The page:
We’ve seen shooters done time and time again. We’ve seen them in third person in series like Gears of War and Uncharted. We’ve seen them in first person in series like Halo and Call of Duty. We’ve played them solo in series like DOOM and Bioshock. We’ve played them cooperatively in series like Counter-Strike and Borderlands. As with any genre, each shooter has certain qualities that attract different kinds of players. Behaviour Digital Inc., believing that you can, in fact, please everyone, has made Deathgarden – a game where all those aforementioned styles are available.
Featuring asymmetrical gameplay, meaning not everyone playing the game together is playing the same way, the game consists of matches where one superpowered hunter is pitted against five agile runners. The hunter’s goal is to massacre at least three members of the team of runners before they can complete their objectives. The runner’s goals, aside from avoiding the hunter, vary from match to match. They range from standard king-of-the-hill-style tower capturing matches to more capture-the-flag-esque key-fetching matches, with more game types reportedly on the way.
Interesting, Yet Difficult Gameplay
The matches, which typically run from five to seven minutes, are held in procedurally generated gardens with differing weather conditions, so you never know what to expect going into a match. This combination of quick matches and unpredictable level design makes for a delightfully frantic experience that forces you to think on your feet. Though, as always, there are drawbacks. The short match times can mean that you aren’t stuck in a losing battle for twenty years at a time, but they also lead to diminished opportunities to make use of the in-match weapon upgrades. They mean you don’t have to sit for too long in a losing battle, but they also mean that you don’t have the same opportunity to turn the tide of a match that isn’t going your way. They keep things interesting for new players, but they also make it difficult for those new players to feel like they’ve learned something if they only played for five minutes. This is especially problematic if a new player is interested in playing the hunter.
As Early Access begins on August 14th, I don’t want to be too hard on balancing issues that will likely be addressed in time, but I do want to point out the more glaring issues that I think need the most attention. Hunters are at the distinct disadvantage of having to divide their attention and also needing to take numerous steps to actually accomplish their goal. It is not (typically) enough for a hunter to simply shotgun a runner into oblivion. Instead, they have to shotgun three runners into oblivion, run over to the ‘blood post,’ execute a runner, and then repeat that process three times. This is, quite simply, incredibly difficult to actually accomplish. Runners’ goals are simple. Either stay in a place in order to capture a node, or collect keys and bring them to designated points, and make sure you don’t get shot to death in the process. These processes are exciting, not overly complex, and lend themselves well to encouraging thinking on your feet. The hunter, on the other hand, has a lot more to think about, a lot more to juggle. With the way things are balanced right now with the gun damage and extensive requirements for runner execution, playing the hunter is not the experience that Behaviour Digital Inc. wants it to be. Hopefully, we’ll see these issues resolved before the game leaves Early Access.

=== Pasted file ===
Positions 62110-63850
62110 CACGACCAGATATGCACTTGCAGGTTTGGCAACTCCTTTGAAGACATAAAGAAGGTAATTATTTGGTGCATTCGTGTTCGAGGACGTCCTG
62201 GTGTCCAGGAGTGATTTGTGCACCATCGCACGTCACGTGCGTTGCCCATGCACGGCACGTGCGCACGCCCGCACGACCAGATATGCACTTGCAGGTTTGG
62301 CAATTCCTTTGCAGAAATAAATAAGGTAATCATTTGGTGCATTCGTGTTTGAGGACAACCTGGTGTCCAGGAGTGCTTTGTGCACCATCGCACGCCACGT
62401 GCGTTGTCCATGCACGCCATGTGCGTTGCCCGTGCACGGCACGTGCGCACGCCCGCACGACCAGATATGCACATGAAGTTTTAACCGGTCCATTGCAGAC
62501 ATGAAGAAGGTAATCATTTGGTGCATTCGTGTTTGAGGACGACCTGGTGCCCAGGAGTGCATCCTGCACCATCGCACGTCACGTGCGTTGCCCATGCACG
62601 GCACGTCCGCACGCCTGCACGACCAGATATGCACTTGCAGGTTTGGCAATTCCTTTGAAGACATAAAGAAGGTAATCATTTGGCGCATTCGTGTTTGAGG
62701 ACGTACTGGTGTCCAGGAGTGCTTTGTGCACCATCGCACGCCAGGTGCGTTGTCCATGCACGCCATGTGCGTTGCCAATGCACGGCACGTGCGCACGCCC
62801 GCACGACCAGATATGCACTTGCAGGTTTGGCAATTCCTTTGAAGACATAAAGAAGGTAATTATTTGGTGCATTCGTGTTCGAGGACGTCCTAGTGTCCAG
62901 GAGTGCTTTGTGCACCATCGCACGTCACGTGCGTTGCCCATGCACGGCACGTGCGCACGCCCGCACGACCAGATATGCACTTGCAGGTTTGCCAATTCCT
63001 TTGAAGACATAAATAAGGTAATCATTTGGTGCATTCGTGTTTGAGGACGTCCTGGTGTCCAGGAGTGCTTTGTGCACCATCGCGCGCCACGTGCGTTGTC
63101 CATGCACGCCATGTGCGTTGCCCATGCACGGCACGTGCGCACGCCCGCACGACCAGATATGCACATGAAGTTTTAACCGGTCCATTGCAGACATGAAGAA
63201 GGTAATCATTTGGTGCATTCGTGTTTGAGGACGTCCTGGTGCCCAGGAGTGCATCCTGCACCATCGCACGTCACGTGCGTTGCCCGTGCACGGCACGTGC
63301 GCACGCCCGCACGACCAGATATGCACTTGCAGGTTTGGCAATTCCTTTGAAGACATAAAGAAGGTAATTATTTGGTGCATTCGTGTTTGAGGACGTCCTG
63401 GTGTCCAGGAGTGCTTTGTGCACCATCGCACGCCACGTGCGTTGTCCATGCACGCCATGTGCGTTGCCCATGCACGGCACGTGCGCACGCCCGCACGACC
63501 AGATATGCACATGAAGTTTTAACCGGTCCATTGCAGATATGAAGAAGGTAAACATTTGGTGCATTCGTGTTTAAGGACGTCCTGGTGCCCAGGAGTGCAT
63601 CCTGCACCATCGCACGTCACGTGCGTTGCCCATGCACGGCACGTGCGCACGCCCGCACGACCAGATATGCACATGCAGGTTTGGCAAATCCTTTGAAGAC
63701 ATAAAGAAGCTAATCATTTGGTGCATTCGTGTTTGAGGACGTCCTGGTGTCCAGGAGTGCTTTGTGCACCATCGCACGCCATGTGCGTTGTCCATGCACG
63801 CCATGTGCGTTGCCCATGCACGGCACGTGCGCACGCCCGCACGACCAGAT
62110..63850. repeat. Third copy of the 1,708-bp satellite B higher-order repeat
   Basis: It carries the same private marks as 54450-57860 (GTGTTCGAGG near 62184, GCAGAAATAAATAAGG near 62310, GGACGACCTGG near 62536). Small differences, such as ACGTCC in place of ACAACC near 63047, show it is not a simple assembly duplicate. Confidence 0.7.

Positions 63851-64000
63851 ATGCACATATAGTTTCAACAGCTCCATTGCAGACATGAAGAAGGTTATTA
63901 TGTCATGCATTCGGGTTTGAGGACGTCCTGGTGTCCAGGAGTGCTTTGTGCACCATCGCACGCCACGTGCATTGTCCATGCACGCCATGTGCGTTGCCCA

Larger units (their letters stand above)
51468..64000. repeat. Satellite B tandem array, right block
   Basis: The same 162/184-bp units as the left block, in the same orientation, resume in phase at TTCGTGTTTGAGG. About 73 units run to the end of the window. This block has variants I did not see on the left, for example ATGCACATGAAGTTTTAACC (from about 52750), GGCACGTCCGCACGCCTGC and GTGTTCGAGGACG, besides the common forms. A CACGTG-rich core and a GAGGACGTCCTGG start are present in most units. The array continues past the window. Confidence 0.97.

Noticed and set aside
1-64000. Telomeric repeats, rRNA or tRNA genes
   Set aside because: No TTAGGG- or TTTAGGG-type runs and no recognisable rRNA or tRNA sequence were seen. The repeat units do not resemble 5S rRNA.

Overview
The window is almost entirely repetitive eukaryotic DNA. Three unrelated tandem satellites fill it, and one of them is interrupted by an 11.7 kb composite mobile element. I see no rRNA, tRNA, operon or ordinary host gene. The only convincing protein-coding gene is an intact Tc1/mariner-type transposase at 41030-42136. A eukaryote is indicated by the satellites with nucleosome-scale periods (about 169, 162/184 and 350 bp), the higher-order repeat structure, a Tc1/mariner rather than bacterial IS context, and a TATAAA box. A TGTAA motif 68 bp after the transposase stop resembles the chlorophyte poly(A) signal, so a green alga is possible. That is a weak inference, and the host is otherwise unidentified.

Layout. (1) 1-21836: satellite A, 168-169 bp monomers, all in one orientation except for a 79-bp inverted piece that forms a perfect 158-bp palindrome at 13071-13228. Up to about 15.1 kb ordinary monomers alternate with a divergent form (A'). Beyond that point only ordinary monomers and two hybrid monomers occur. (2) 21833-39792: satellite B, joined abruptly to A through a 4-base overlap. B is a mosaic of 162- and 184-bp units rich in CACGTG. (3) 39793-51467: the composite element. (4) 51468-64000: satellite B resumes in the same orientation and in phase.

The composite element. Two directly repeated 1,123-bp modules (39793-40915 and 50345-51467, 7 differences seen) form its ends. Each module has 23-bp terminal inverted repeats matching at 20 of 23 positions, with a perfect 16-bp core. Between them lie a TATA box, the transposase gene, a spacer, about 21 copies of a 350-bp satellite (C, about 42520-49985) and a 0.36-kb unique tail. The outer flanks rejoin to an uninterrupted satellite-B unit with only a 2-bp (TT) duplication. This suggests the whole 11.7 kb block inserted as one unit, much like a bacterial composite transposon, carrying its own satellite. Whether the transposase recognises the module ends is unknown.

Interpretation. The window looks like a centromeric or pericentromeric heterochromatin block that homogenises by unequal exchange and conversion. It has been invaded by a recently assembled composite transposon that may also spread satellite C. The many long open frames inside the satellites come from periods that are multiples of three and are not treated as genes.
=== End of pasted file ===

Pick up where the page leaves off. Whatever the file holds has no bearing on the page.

Save for those balancing issues, Deathgarden is fun. I had a good time. Unfortunately, things did feel a bit dull after a while. The colors are largely muted, which does make sense when you want to encourage runners to hide from the hunter, but the grit of the tone, while it does add to the drama of it all, does not create an exciting visual experience. I’d like to see some flair added to the game. It needs some personality. Fortunately, there’s plenty of time for that. There’s time for improved player customization, more interesting powers and weapons, and other generally exciting features to be added. Over the next six-to-twelve months, I’d like to see Behaviour Digital Inc. really bring Deathgarden into its own. Make it pop. Mechanically, the game shows a lot of promise, and it deserves to show that promise with flair.
Right now, Deathgarden is small, but there is more content in the pipeline that has been confirmed by the developers. Will it be worth the price of admission on its Early Access release? Well, you can decide for yourself. For the first week after the game’s release on August 14th, you can play Deathgarden for free on Steam. I would encourage you to give it a wary try. All things considered, I probably wouldn’t pay for a jaunt in the garden. For free, though, I would at least go for a stroll.
*** PC code provided by the publisher ***
The post Deathgarden is a Compelling Experience and Mechanically Shows Promise appeared first on COGconnected.
CLICK HERE IF MEDIA / VIDEO / TRAILER IS MISSING:
Deathgarden is a Compelling Experience and Mechanically Shows Promise